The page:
The SPIE short course “Introduction to Optical Alignment Techniques” has been taught for over twenty years at many SPIE conferences. It has always been one of the well attended ones, indicating a need for the subject matter. Reviews of first order concepts, and the basic optical aberrations set the stage for understanding how optical systems become misaligned, how to recognize the aberration type and diagnose what is wrong. This will suggest solutions to the alignment problem, enabling failing optical assemblies to be corrected. The course closes with a discussion of the alignment issues that impact off-axis parabolas and higher-order aspheres.
In the design of optical assemblies, emphasis is placed on tolerancing the surface irregularity, which is a driving factor in price and manufacturing prices and time during polishing. Quite often, the default irregularity tolerance in modeling software is assumed to be a 50:50 split between astigmatism and 3rd order spherical aberration (i.e. symmetric zonal errors). In this paper, we reviewed the irregularity of over 1,000 custom fabrication optical surfaces. We looked at the relationship between the spherical and astigmatism aberrations and found generally that a surface will be either astigmatic or spherical, but rarely a mixture of the two. We also looked at the PV and rms of the surfaces and how that compares to the model and the general knowledge. One striking result of our analysis came from a closer analysis of how the optical modeling software package handles ‘power’ errors in the irregularity tolerance. It is possible that there is a mismatch between the model and the optical manufacturer.
The Hyperspectral Polarimetric Imaging (HPI) Testbed system combines a dual-band hyperspectral imager (VNIR and SWIR), a 3-axis polarimetric imager, and a high resolution panchromatic imager. All imagers operate through a common fore-optic, and thus have identical fields of view, with simultaneous image capture. The HPI testbed system was developed to aid a sentry in the surveillance of broad sectors for intrusion by ground vehicles or other non-natural objects. The various image components are readily combined through image fusion, which lends itself well to anomaly detection algorithms. This paper describes the general HPI testbed system design and performance, and also provides a detailed description of the polarimetric imaging system, calibration methods, and performance.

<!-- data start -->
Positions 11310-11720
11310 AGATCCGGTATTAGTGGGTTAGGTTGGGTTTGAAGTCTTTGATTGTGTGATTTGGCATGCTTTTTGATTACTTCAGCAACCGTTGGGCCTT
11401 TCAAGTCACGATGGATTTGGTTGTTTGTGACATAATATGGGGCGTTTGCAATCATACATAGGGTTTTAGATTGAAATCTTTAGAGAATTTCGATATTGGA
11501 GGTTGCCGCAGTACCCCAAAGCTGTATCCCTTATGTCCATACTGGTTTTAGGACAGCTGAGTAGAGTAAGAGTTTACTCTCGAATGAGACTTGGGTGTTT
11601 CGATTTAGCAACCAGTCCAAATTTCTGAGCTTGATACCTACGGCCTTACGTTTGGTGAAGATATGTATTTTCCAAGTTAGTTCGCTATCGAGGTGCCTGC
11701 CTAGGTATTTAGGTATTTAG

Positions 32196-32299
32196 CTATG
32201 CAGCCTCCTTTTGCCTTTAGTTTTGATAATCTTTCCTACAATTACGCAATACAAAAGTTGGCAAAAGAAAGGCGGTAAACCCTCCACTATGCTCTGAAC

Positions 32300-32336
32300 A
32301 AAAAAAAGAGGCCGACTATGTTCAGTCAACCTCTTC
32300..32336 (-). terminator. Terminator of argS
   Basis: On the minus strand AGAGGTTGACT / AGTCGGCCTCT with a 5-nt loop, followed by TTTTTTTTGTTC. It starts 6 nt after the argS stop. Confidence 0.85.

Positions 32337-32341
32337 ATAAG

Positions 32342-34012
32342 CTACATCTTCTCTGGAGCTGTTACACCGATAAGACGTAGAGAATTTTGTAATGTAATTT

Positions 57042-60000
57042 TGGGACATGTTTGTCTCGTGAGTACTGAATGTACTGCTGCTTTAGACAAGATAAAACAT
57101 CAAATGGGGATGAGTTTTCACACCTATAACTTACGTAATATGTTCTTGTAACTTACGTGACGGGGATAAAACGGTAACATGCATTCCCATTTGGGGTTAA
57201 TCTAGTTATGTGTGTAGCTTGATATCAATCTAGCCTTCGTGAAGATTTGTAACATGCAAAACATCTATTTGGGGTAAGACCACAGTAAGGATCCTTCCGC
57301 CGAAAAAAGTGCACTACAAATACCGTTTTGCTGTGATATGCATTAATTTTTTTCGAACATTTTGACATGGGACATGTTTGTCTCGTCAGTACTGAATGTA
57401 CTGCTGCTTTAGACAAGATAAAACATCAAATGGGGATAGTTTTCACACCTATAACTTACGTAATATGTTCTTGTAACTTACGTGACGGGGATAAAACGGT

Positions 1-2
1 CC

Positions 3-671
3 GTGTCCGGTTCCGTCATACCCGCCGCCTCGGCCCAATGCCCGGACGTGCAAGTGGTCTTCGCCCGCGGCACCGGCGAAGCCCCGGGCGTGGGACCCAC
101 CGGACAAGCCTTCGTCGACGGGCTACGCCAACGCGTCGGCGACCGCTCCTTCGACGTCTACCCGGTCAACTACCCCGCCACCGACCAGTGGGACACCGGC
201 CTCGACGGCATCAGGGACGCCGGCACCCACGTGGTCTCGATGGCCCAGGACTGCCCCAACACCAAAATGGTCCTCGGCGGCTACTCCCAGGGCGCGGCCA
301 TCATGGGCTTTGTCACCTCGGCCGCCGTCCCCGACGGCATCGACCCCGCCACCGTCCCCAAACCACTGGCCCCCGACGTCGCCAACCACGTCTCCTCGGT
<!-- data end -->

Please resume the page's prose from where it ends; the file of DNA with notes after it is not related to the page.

Recent advances in axial gradient material fabrication via the diffusion of glass plates has opened the door to a wide variety of optical design applications incorporating entire lenses of gradient index material. A proprietary software-driven process developed at LightPath Technologies Inc. creates gradient index glass by fusing together a stack of discrete glass plates, where each constituent plate has a distinctive composition and desired optical properties. LightPath's ability to prescribe large optical index changes (up to 0.47) throughout a glass substrate of virtually any diameter and thickness (macro gradient), invokes an interesting question: what are the properties of a solid gradient index lens and how can these properties be used most efficiently and effectively? This paper reports on a parametric study of third order spherical aberration vs. shape factor, for a macro gradient F/3 singlet lens whose index varies by +/- 0.4 in linear, quadratic and cubic profiles.
A 20 power (20X) all-reflective microlithography objective has been fabricated for use in the soft x-ray region at a wavelength of 13 nm. The design uses the Schwarzschild configuration where two spherical mirrors form a point image from a point object. The centers of curvature of the two mirrors in such a system are coincident. However, to increase field of view, fifth- order spherical must be balanced by third-order spherical. This is accomplished by separating the two curvature centers longitudinally. Lateral separations quickly introduce coma into the wavefront. Holding the curvature center positions rigidly in place relative to the object and image positions is required for maintaining the wavefront quality. Suitable x-ray sources are not common; therefore, the rigidity must also be viewed as a level of ruggedness suitable for transportation from the assembly facility to the test facility. In this paper we share the techniques that we have used to satisfy the requirements of MTF, wavefront quality, ease of alignment, and ruggedness.
SC010: Introduction to Optical Alignment Techniques
This course discusses the equipment, techniques, tricks, and skills necessary to align optical systems and devices. You learn to identify errors in an optical system, and how to align lens systems.